If you are traveling from Da Nang and Hoi An to Hue or vice versa, be sure to drive the Hai Van Pass: a breathtaking mountain road with hairpin curves and panoramic views of secluded beaches and misty hills. Some may recognize it from Top Gear, which named it one of the best coastal roads in the world in its Vietnam special. You can either rent a motorcycle. Experience it on your own or join an 'easy rider' tour as a passenger.
The Phu Van Lau Pavilion in Hue, Vietnam
Hanoi, North Vietnam
Best for: Pho love and bargain hunting
Don't miss: A walk around tranquil Hoan Kiem Lake in the center of Hanoi's historic district – a hub for tourists and locals alike.
Vietnam's attractive capital is a city of contrasts, from the wide, elegant streets of the French Quarter to the colorful chaos of the Old Quarter. Most of the activity takes place in the latter – the UNESCO-protected heart of the city. With hundreds of stores and market stalls on the streets (and thousands of motorcycles!) Is it best to just dive in and see what you discover.
Take time to stop and sample some pho. After all, Hanoi is the home of that famous noodle soup. You can easily spend several days in Hanoi itself, but most also use it as a springboard to explore legendary Halong Bay and its thousands of towering limestone pillars-a four-hour drive away. Peaceful Hoan Kiem Lake is worth a visit and also steeped in history: legend has it that Emperor Le Loi received a magical sword from the Dragon King in 1428 to fight Chinese oppressors.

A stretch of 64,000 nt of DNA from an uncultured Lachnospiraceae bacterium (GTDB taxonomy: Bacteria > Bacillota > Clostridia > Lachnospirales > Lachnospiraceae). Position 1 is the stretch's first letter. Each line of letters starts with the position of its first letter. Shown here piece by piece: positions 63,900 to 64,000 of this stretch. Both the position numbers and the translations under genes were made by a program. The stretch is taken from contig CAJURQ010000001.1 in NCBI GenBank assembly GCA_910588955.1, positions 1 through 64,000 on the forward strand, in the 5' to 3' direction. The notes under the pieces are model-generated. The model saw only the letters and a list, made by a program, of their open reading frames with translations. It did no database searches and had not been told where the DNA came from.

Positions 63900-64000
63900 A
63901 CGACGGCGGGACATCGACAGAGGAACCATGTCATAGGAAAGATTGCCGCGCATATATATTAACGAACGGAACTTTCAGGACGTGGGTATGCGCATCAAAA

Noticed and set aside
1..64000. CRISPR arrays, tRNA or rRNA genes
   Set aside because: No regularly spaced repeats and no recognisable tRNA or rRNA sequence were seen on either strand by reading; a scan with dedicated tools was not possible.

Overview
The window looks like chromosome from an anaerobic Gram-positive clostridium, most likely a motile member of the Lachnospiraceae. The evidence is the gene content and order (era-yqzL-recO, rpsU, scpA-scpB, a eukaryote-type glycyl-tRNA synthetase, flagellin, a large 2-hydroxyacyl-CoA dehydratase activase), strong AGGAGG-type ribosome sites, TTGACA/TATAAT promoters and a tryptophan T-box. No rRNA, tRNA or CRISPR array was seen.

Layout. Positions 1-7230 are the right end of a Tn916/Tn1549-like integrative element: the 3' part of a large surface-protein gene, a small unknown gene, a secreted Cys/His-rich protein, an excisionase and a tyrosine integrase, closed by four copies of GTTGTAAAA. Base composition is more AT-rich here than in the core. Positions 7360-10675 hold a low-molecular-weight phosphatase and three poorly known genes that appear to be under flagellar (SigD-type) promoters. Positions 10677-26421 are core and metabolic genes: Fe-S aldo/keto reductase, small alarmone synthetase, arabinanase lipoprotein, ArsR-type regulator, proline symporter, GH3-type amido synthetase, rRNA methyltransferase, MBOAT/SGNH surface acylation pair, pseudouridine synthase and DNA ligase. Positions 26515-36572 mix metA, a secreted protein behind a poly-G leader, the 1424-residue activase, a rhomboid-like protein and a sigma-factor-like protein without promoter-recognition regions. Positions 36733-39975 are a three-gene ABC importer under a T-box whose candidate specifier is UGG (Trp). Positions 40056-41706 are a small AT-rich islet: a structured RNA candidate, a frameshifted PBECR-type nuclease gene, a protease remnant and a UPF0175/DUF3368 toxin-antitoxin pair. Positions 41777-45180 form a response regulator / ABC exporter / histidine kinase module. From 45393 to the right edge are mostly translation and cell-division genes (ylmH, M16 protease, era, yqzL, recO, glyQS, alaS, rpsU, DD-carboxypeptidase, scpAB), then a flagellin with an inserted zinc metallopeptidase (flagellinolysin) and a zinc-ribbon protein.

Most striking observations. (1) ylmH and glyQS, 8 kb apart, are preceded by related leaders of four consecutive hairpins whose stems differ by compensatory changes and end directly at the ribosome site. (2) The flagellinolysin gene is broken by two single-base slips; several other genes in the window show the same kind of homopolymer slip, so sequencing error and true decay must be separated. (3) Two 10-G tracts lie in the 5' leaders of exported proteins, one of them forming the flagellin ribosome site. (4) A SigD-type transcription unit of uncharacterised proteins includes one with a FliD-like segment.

Tran Quoc Temple in Hanoi, Vietnam
Da Nang, Central Coast
Suitable for: Beach vacation and cosmopolitan city culture
Don't Miss: The Marble Mountains and the Golden Bridge
Vietnam's third largest city, right on the coast of Hoi An, cosmopolitan Da Nang is changing fast and gaining a steady reputation among visitors. Known for its white sand beaches, stylish bars and restaurants, and picturesque surrounding mountains, there's enough to keep you busy for a few days. One of the most popular things is the Marble Mountain, a collection of five mountains named after the elements of the earth: Kim (metal), Thuy (water), Moc (wood), Hoa (fire) and Tho (earth). The main attraction is Nui Thuy Son mountain, the largest of the group and home to a number of caves. You can also climb one of the spiral staircases in the rock to enjoy the view of the surrounding countryside. One of the newest attractions is the Golden Bridge, a 150 meter long pedestrian bridge at Bà Nà Hills Resort. Supported by two huge hands it looks like something out of a fantasy movie set.